If you suffer from GERD or asthma and need a proper diagnosis or to be set up on a treatment plan, consider visiting your local CareNow® clinic. Each of our 100 locations throughout the United States is fully staffed with qualified physicians ready to serve you.
Before your visit, dont forget to take advantage of our Web Check-In® feature. It allows you to check-in before your appointment so you can stay away from the waiting room.
Disclaimer: Patients health can vary. Always consult with a medical professional before taking medication, making health-related decisions or deciding if medical advice is right for you.
Acid Reflux Causes Sinusitis
Acid reflux can be responsible for causing sinusitis. Micro-aspiration of stomach content can cause both asthma and sinusitis.
Sinusitis is an inflammation inside your nose cavities. Inhaled particles enteryour nose and sinuses. The tissue inside your nose and sinuses,called mucosa, reacts and gets swollen.
Secretion increases and yournose starts dripping. The swollen nasal mucusa builds up pressureinside your sinuses and gives you headaches.
Acid Reflux In A Nutshell
Most people will experience the uncomfortable feeling of esophageal burning at least once in their life. In some cases, the wave of digestive juices can literally take your breath away. This very unpleasant, yet quite common problem is called acid reflux.
Many still think that heartburn is caused by too much stomach acid. However, much like the flat earth theory, this is a misconception. Heartburn happens when the acidic digestive juices of your stomach re-enter the esophagus .
If this happens several times per week, it might be a sign of GastroEsophageal Reflux Disease , a condition in which the esophagus becomes inflamed from stomach acid damage. Symptoms of GERD include:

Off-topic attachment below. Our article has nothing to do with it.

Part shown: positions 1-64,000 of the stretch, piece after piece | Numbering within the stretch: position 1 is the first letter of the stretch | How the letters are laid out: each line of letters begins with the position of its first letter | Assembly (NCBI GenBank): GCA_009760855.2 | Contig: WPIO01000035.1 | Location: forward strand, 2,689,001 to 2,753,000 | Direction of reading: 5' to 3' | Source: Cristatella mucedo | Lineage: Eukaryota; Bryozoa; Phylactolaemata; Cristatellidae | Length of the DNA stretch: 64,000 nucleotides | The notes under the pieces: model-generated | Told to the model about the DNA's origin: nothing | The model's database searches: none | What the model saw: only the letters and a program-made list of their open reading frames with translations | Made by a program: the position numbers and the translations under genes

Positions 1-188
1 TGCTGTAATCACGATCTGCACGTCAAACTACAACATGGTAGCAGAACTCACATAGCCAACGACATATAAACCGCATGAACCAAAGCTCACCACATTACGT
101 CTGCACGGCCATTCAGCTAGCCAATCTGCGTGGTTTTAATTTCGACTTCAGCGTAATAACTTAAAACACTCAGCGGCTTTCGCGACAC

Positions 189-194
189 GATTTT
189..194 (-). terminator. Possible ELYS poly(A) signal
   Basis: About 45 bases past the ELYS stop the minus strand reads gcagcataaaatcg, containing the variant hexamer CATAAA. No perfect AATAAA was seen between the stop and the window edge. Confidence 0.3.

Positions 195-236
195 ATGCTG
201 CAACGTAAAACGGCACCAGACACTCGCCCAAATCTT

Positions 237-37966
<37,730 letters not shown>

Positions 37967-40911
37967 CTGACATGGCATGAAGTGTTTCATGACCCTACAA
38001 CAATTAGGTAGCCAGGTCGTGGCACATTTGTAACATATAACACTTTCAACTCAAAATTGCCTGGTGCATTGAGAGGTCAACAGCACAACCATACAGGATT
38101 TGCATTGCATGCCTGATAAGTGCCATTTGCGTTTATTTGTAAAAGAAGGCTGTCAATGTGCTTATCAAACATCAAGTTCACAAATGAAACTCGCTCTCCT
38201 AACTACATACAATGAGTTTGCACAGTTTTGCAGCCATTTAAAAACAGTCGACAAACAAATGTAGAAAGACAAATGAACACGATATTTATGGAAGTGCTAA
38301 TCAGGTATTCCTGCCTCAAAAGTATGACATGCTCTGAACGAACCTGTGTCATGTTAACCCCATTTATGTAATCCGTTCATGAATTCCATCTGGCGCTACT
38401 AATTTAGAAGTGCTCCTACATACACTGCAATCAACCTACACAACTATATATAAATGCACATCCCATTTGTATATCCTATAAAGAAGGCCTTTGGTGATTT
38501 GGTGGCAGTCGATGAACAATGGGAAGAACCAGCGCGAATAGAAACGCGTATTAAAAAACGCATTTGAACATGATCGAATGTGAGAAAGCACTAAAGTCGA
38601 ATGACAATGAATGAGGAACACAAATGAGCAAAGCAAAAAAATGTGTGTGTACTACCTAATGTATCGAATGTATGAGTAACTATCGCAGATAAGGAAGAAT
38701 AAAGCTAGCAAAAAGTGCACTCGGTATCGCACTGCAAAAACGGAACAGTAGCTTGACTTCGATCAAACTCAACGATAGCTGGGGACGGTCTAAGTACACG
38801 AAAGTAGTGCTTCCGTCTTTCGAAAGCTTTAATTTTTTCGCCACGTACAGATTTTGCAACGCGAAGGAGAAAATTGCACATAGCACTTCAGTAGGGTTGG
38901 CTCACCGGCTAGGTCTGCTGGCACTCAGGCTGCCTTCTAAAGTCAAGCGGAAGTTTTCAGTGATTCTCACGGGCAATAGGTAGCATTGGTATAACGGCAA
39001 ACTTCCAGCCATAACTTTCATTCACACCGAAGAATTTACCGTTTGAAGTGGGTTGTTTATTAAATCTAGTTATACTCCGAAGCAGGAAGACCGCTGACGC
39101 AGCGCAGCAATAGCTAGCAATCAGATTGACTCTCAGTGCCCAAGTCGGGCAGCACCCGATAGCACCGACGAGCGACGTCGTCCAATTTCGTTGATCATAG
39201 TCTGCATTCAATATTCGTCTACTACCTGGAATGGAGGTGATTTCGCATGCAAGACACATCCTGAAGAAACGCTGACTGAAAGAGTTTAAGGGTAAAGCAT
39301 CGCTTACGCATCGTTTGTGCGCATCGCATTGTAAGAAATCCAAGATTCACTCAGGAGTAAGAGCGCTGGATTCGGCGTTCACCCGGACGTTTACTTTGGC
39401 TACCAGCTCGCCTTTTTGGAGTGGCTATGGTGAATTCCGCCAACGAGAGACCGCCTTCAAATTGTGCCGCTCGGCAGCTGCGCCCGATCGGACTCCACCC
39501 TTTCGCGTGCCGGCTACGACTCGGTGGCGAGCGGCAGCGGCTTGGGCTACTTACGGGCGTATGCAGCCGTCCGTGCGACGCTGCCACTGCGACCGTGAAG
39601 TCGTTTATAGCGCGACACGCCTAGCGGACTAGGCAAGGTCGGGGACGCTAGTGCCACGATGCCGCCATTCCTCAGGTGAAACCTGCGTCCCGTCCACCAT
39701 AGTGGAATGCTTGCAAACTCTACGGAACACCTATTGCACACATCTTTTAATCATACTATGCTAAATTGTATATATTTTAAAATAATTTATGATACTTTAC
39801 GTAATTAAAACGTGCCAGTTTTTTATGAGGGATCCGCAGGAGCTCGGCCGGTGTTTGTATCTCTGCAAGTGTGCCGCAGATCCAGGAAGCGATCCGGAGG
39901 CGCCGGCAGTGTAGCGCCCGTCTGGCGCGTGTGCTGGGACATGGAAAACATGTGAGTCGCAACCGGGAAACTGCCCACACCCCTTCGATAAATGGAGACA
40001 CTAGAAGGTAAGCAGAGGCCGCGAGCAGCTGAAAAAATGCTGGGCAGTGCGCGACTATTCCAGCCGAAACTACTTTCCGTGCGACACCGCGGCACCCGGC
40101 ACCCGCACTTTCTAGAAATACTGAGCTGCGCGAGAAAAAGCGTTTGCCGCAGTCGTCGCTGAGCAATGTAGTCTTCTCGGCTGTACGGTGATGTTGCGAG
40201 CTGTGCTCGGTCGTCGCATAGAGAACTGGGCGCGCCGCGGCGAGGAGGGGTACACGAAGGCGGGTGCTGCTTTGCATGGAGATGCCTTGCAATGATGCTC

Gerd Shortness Of Breath
Studies show that stomach acid can inflame the windpipe, which affects breathing. However, esophageal acidity can also trigger the vagus nerve which tells the lungs to tighten , and this can cause GERD wheezing.
TIPThe vagus nerve is an essential part of the central nervous system that is responsible for automatic bodily functions, like breathing and digestion.
Ways To Alleviate Gerd Symptoms
There are several things you can do to yourself to keep your GERD symptoms to a minimum. If you carry excess weight on your body, losing the weight should make a big difference in your symptoms. Stopping smoking has also been known to alleviate GERD symptoms.
- Beverages that are caffeinated or alcoholic
- Foods that are high in fat
- Pizza, salsa or other tomato-based foods
Its also recommended that you eat smaller meals five to six times a day instead of having three large meals each day. If possible, you should also try to eat your last meal three to four hours before you go to bed.
If you have a child who suffers from acid reflux, there are a few things you can try to help relieve the symptoms. When youre feeding your infant, burp them several times and keep them in an upright position for at least 30 minutes after theyre done eating.